(The inherent contradiction in this, of course, is that there is plenty of conflict and pain in even the “easy magic” types of stories, but readers seem to prefer situational conflict (as in, that part wouldn’t happen to me, or that bad guy wouldn’t be in my life) to fundamental law-of-the-universe conflict (which reminds us of the kinds in our own universe that we’d like to deny/ignore/escape.)

    Beyond that, my problem with magic stories in general, but particularly easy magic, is that I think it’s difficult to create them without the kinds of plot holes you mentioned. I have problems with some of Tamora Pierce’s books for this reason… it’s like, “wait. If the MC can do THAT, why on earth couldn’t she just to THIS instead or in addition to solve the whole problem?” At minimum the “rules” of what can and can’t be done have to be excruciatingly clear — and JUSTIFIED — and I don’t think all of hers are.

  4. I do think the holes are funny, like Dumbledore’s glasses. Hmmm…maybe they were special “magic” glasses that helped him see another dimension.
    Anyway, I agree consequences are good, but I think this can get carried away. Like Joni and Tricia said, sometimes kids just want to believe in the fun of magic and not have it be too hard. In HP, it took work to learn the spells and everyone was good at different things. So it wasn’t just easy.
    I get a bit weary of the “magic wears you out” thing. But maybe it’s just me. I’m not saying it can’t be done well, but creative approaches to limitations are nice. Like Duey and Larbalestier.

  5. I like the way Diana Wynne Jones does it. The consequences are less about it being horribly painful to do, and more about the actual consequences of your actions. In many of her books, the characters misusing or not understanding their magic leads to problems they have to solve.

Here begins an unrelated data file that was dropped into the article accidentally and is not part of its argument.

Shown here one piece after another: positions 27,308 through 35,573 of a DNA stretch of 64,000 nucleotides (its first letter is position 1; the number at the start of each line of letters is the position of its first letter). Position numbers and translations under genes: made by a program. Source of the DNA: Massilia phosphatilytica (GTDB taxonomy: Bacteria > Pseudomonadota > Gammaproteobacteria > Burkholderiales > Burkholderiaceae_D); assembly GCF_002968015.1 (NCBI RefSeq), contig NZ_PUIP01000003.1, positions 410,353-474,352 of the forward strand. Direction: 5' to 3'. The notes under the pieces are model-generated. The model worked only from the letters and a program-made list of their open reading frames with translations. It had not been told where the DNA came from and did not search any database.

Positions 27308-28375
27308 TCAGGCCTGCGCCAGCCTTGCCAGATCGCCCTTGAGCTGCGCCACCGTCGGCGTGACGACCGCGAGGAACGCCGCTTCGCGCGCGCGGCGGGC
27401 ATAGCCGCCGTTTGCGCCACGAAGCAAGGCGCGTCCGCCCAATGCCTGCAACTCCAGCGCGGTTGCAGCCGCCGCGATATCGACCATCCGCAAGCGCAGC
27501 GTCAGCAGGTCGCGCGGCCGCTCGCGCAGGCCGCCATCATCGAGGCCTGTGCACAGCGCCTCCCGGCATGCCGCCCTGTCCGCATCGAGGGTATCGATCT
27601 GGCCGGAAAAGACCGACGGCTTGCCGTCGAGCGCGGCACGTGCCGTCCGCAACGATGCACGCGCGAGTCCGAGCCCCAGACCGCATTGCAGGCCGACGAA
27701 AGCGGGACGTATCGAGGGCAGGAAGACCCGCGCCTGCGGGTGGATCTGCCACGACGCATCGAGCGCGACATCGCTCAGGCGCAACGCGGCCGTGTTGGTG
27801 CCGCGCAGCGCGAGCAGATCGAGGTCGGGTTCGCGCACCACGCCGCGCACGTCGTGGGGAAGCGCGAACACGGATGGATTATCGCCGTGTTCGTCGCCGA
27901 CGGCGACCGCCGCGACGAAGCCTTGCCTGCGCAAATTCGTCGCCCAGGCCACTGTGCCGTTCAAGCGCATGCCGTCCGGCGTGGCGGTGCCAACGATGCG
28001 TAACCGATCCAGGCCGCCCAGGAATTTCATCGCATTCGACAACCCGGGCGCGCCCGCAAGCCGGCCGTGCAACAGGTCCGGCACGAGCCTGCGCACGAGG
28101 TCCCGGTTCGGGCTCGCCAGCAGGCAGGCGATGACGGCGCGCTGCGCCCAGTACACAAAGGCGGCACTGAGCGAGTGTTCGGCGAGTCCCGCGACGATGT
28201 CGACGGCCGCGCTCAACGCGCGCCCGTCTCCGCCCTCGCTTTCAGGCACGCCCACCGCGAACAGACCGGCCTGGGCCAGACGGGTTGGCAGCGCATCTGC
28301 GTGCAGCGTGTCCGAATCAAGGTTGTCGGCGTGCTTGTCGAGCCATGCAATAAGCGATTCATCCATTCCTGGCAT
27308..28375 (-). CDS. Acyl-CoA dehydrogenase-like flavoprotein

6. I’m all for consequences. One of my favorite sayings is a Chinese proverb (roughly quoted) “when you pick up one end of the stick, you pick up the other end too.” So whether this comes in the form of dealing with the effects of their actions or learning to work within the magic system itself, I firmly believe there needs to be consequences.

    Brandon Sanderson’s Mistborn series has one of the most fantastic magic systems I’ve encountered. It deals with burning metals in the body, each metal attuned to a specific ability. It never explains how they are burned (thus leaving it still in the fantastic) but they conform to the laws of physics. For example, one lets you hurl metal away from you, but you cannot curve in the air to “swing around” and the law “every action has an equal and opposite reaction” totally applies. :) Great conversation!

  7. The magic in HP isn’t magic at all, it’s technology. And to some degree children recognize it for what it is and find it familiar and comforting. When I teach Harry, I always juxtapose it to that other great wizard-school book, Earthsea. There the kids see a magic that is high, fine, difficult, and above al meaningful.

  8. BrandiJ

    Its got to have a system to it that makes sense. I love Eon:Dragoneye Reborn because it had a system that worked realisticly,and so did Harry Potter,which wasn’t made clear in the movies.

    Speaking of which,if you want good magic that works just right,read Skulduggery Pleasant.It’s great, and the magic works just the way it should work.